Stem cells are a controversial subject and often raise ethical debates. However, they hold enormous healing benefits for many medical conditions. ‘Stem cell facelifts’ have recently been developed based on the evidence that stem cell therapy also has cosmetic and anti-aging benefits.
What are stem cells?
Stem cells are a type of cell that can change their cell type and divide to create more of the same type of cells . They can become skin cells, muscle cells, brain cells, or other types of cells. Stem cells also help to repair damaged tissue and come from two main sources; embryos or adult tissue .
The use of embryonic stem cells is controversial and often raises ethical, legal, and political debates . However, the embryos that the stem cells come from are created for in vitro fertilisation (IVF) and donated for research when they are no longer needed for this purpose.
Adult stem cells have much less controversy surrounding them. Unlike embryonic stem cells, adult stem cells can be taken from the person to be treated . This causes less of an ethical issue as well as eliminating the risk that the person’s immune system will reject the cells.
Although adult stem cells are present in nearly all bodily tissue, they were originally sourced from bone marrow . More recently, stem cells have been extracted from human fat (adipose) tissue . These fat stem cells have been successfully used to repair wounds and are now being used to treat wrinkles.
Stem Cells and Anti-Aging
The effect that the stem cells have on their surrounding tissues results in improved skin structure, increased collagen production, and reversed skin aging .
For example, one case study reported extracting fat from a patient and injecting it back into the patient’s outer eye area. After 2 months the skin on the outer eye area was thicker and ‘crows feet’ wrinkles were improved .
Considering the current drive for less invasive non-surgical facelifts, could stem cell facelifts be the next big thing in anti-aging?
Stem Cell Facelifts
To date, there is little research on the effectiveness of stem cell treatment for anti-aging.
One study created wrinkles in hairless mice by exposing them to Ultraviolet-B (UVB) rays. (A friendly reminder to wear sunscreen on a daily basis). These wrinkles were improved after the injection of stem cells from fat tissue, which was largely due to increased skin thickness and increased collagen. This would suggest that stem cells obtained from fat are able to improve premature wrinkles from UVB exposure .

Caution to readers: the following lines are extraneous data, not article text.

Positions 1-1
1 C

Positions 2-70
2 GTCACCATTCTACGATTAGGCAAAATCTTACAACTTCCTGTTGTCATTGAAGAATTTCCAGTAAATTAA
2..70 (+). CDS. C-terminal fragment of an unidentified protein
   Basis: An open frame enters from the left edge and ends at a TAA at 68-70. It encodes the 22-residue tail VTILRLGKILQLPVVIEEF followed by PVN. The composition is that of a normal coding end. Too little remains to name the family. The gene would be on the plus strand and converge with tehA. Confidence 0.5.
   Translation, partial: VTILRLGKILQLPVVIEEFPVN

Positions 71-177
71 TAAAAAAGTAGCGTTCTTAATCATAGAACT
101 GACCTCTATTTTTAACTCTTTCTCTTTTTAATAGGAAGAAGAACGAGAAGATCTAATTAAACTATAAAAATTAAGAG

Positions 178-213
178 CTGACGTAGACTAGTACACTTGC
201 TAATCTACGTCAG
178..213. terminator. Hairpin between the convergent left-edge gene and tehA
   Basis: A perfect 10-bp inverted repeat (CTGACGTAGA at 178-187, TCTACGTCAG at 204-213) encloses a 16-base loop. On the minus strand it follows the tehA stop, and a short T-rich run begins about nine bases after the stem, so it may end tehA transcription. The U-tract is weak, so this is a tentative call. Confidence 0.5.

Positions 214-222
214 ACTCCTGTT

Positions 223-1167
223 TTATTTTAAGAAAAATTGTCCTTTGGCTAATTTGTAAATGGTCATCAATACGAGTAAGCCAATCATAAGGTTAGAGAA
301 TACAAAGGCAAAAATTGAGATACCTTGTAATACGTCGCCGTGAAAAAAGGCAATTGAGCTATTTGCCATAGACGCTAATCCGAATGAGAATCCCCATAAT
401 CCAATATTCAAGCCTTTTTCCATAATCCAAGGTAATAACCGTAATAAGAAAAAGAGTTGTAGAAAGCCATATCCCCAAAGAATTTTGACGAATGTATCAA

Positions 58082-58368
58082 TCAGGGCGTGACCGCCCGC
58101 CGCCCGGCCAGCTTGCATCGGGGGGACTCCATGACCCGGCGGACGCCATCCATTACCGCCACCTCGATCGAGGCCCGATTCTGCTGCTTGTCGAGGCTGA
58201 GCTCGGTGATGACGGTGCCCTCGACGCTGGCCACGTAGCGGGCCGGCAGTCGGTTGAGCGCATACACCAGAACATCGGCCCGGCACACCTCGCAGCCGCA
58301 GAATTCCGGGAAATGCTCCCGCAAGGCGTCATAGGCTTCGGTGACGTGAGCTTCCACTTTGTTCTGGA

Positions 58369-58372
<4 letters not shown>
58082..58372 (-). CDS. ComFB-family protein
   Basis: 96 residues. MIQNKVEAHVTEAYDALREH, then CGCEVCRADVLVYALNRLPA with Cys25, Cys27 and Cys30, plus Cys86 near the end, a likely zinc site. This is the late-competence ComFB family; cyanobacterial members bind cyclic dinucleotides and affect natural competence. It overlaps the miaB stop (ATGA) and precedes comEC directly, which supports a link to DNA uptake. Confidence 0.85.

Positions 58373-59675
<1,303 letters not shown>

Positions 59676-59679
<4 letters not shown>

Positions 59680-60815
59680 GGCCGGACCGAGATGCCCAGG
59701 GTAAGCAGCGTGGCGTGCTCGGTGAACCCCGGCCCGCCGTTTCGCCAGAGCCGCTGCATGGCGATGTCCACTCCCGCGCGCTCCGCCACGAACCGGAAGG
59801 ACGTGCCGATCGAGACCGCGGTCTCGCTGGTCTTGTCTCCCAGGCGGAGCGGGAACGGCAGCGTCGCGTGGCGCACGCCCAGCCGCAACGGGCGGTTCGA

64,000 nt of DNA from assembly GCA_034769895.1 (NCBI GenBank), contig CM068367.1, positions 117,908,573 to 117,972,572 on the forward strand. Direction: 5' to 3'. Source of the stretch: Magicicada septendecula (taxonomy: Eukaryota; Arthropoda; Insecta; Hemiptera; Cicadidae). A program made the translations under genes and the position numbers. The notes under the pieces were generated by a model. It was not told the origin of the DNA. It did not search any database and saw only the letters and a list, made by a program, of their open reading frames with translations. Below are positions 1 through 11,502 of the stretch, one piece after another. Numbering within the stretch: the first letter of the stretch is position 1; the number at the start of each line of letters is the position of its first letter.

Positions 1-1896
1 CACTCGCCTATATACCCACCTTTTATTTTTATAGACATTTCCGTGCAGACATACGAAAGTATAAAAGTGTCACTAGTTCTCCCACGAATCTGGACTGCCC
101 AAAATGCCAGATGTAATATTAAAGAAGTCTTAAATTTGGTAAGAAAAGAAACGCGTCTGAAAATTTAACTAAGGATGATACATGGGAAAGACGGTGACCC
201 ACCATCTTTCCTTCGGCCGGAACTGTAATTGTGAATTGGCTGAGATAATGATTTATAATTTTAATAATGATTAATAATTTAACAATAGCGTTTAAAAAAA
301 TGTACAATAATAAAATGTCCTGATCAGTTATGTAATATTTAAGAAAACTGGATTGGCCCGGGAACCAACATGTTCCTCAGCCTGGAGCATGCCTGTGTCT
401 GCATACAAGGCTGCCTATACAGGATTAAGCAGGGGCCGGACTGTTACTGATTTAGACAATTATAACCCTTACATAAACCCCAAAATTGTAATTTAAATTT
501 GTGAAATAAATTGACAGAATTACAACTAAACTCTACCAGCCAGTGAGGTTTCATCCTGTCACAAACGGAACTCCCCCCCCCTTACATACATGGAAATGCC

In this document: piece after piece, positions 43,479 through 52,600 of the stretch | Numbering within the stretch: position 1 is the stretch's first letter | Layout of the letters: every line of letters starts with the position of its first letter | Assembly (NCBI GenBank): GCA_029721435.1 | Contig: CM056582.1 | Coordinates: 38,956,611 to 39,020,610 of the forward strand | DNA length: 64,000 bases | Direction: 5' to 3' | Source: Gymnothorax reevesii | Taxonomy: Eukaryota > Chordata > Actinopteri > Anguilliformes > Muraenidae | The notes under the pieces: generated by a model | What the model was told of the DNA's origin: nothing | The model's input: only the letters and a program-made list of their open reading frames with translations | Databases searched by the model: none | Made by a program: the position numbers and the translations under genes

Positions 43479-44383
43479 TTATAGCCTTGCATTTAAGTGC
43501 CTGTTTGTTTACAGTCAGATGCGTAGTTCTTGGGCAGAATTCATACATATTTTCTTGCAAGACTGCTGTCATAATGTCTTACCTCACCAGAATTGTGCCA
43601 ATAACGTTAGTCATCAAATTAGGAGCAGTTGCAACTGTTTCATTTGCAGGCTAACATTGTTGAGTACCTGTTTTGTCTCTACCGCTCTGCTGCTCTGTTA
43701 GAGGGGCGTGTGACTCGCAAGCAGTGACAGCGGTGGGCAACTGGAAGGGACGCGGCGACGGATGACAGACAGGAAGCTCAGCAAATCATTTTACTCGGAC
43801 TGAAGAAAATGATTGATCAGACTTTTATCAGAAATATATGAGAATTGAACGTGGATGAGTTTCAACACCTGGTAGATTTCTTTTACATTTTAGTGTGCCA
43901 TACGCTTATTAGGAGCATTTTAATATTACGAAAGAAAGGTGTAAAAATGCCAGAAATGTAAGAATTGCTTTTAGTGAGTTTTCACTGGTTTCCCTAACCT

Stem Cell Facelifts Vs Fat Grafting
Fat grafts, or fat transfers, are treatments where fat is removed from one area of a person’s body (i.e. liposuction) and injected into a different body area. Fat grafts are a common anti-aging treatment, where fat is taken from an area where it is unwanted and injected into wrinkled areas to add volume and improve the appearance of wrinkles. Stem cells help fat transfers to succeed .
In this case, then, it appears that ‘stem cell facelifts’ are just a different way of advertising a fat transfer surgery. The increased facial volume as a result of transferred fat alone is enough to create an appearance of facial fullness, smoother wrinkles, and an overall more youthful look .
So What’s The Verdict?
Overall, the science behind ‘stem cell facelifts’ does appear to show promise. Stem cell treatment can help with a variety of medical conditions and is likely to have anti-aging uses. However, the few studies that have looked into the effectiveness of such treatment have used mice or one single person case study. Therefore, further research is needed to determine whether the treatment works.
Furthermore, it’s hard to tell whether it is the stem cells that are providing the anti-aging benefits or the fact that the injected fat is creating facial volume. Thus, the increased facial volume is providing the anti-aging benefits.
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Laura is a skincare addict and sunscreen enthusiast with more than 10 years of experience working in healthcare and over 5 years of experience working as a nurse. She has experience in plastic and reconstructive surgery, dermatology, and aesthetics and has received training in laser treatments. Laura is currently working in healthcare education and writes for ScienceBecomesHer in her spare time. Read More.